But as long as all salary information is out there in the open they have to pay each worker the same salary. Now what happens when they want to hire extra workers? They have to attract those workers from other firms or pull them away from college or from looking after their children or even retirement. To do that they are going to have to raise the wage they pay. But not only do they have to pay that wage to the new workers they hire, they will also have to raise the wage they pay to their existing workers just like a store that cuts prices to attract more customers has to give those lower prices to its existing loyal customers too. This raises the cost of hiring extra workers above the actual wage paid to those workers. This means that in monopsonistic competition not only do firms pay workers less than they would under perfect competition but they are also more reluctant to hire extra workers and therefore, both wages and employment are lower.

Now what happens when firms can keep the wages they pay each worker secret? They can pay those new workers more than their existing workers – or in general pay workers who are less enthusiastic to work for them (will only come to work there for a higher wage) more and pay workers who are more enthusiastic to work for them less. This makes hiring additional workers
cheaper as the employer doesn’t have to raise the wage of existing workers if they can keep the new hires wages secret. Employment is higher under this “wage discrimination” model. In fact if they could pay each worker an individualized wage they might be able to reach the level of employment that occurs under perfect competition… but earn much higher profits!

This is similar to HSBC’s latest deal to pay 6% only to new deposits from outside the bank on its Online Savings Accounts. Or a pharmaceutical company charging less to the Canadian government than to a US HMO. These are cases of “price discrimination”. They increase profits but get the product to more customers than if they had to charge everyone the same price. Economists say this is more “efficient” than a firm with monopoly power that serves fewer customers at a fixed price.

So, what would happen if everyone, knew everyone else’s salary? Employment would fall as unenthusiastic workers who demand high salaries wouldn’t be hired. Currently low paid workers would see a pay rise. The lower level of employment probably implies that average wages in the economy would be lower. If we add unions or other forms of bargaining to the mix though
things get real complicated…

We can easily model different skill levels by assuming that employers hire units of skill (human capital) rather than hours of work. Then under perfect competition there would be a single national rate for one standardized skill unit. Some workers have more units of skill and get more money than others even without employers having market power. By creating different ranks for different skill levels employers could pay different amounts even if everyone knew everyone else’s salary. But they’d have to pay the same per unit of skill. Under monopsonistic competition and/or wage discrimination different people would receive different amounts for the skill they provide rather than for just the hours provide.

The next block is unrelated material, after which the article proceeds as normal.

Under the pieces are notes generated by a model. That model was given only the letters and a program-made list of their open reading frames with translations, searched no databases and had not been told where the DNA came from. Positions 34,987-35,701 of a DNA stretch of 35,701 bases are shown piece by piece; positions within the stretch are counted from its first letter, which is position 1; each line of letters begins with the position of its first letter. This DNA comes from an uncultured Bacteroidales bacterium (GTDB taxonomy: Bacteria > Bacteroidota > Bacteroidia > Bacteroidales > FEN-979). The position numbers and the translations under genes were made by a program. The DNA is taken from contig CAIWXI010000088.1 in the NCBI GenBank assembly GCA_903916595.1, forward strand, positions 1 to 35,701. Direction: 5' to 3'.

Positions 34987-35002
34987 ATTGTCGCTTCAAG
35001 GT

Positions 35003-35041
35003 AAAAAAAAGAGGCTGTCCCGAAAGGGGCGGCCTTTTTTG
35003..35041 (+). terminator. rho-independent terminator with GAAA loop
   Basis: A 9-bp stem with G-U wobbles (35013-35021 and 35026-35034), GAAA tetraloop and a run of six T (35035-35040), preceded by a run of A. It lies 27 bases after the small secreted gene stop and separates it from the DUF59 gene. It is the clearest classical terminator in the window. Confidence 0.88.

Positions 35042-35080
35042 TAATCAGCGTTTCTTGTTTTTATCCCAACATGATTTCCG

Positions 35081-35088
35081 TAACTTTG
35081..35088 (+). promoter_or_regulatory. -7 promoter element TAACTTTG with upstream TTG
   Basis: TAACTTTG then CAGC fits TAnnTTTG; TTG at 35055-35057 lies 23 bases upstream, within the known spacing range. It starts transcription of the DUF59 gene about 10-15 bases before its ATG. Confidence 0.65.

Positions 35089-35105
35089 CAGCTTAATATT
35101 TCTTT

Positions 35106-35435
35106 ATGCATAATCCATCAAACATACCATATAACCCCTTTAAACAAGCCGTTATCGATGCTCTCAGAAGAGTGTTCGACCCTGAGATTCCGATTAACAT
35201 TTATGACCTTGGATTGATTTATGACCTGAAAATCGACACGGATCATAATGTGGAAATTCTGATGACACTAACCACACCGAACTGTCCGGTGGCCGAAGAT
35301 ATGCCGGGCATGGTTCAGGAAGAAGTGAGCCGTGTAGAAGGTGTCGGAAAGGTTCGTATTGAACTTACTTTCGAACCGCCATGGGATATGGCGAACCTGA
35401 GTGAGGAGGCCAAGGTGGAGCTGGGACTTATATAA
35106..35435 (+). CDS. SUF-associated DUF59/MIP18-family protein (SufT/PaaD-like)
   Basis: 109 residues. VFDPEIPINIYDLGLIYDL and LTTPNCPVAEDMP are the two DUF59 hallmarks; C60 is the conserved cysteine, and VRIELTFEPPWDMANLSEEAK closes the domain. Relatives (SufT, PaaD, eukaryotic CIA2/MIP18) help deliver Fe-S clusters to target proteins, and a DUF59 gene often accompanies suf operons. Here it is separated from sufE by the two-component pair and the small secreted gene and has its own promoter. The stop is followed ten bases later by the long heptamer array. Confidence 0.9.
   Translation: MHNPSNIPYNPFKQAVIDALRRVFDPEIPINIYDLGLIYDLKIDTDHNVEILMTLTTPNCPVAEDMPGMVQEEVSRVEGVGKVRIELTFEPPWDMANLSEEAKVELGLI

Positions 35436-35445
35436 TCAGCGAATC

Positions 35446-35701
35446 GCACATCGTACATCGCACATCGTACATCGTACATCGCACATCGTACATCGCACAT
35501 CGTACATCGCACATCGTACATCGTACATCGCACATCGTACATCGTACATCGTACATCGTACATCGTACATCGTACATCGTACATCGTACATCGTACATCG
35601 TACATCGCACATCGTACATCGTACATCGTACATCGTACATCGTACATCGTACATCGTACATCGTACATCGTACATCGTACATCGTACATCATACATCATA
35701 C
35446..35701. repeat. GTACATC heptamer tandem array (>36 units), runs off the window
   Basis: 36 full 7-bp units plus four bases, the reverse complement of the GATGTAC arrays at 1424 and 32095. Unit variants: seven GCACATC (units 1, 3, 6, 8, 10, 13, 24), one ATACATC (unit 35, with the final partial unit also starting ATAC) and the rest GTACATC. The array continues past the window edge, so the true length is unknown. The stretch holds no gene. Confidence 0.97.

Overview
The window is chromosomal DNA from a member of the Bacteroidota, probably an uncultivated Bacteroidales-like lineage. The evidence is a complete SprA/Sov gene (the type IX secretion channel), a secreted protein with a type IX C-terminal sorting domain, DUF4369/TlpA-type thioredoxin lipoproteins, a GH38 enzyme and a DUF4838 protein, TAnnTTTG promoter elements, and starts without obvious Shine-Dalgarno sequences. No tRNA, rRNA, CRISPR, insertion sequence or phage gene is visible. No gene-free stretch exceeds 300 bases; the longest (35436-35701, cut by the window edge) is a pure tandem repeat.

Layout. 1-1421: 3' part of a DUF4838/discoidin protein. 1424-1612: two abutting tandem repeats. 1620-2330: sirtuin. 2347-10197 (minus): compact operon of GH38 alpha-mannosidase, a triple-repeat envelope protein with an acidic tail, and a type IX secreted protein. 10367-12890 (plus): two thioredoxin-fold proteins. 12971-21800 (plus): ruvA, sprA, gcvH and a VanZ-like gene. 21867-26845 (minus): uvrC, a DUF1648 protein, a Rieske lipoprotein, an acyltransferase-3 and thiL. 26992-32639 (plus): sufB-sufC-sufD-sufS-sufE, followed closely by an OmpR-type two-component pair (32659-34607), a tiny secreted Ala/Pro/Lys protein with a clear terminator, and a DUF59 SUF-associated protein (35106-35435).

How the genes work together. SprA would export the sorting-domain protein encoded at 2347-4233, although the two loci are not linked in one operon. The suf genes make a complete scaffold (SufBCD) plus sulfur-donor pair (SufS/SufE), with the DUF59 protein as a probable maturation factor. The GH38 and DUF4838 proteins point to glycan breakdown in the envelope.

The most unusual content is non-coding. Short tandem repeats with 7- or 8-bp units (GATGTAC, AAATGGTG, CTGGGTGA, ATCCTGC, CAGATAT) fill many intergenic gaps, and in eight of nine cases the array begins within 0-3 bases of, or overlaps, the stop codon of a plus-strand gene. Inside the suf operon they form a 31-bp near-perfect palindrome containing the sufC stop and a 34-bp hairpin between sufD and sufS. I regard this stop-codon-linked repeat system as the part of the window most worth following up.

3 comments:

Rich Slick said...

I'm not entirely convinced that most people don't know what other people make to start off with.

Most government job salaries can easily be looked up. Anything from politicians, military, civil service (police, fire, teachers, public administration) are all public record.

In the private sector, public companies list salaries for officers and other employees.

If you are really curious you can look up property tax records, divorce records and other public information fairly easily these days.

Lastly, you have resources like monster.com and various salary survey websites that tell you pretty much what the expected pay is for a particular position.

Anyone who thinks their pay is secret is really fooling themselves.

So my answer to the question: what would happen if everyone knew how much everyone else made: nothing.

mOOm said...

Rich:

Certainly in the public sector that info is out there or pretty accessible. An economist though would ask, if as you say the salary information has no value, why do employers make efforts to try to keep it secret. Are they all just stupid and wasting their time? As economists usually think people are rational and smart until proven otherwise, it should be worth something to those companies to hide the info. Otherwise they wouldn't go through the hassle of doing so.

I guess there must be research somewhere on how much difference this makes. I haven't looked that up. Being in the blogosphere let's me relax and just write what I feel like... but now maybe I'll do some digging.

moneymonk said...

I think if everyone knew everyone else salary is would be complete CHAOS or maybe jealous for that matter.

Currently low paid workers would see a pay rise~ <--- true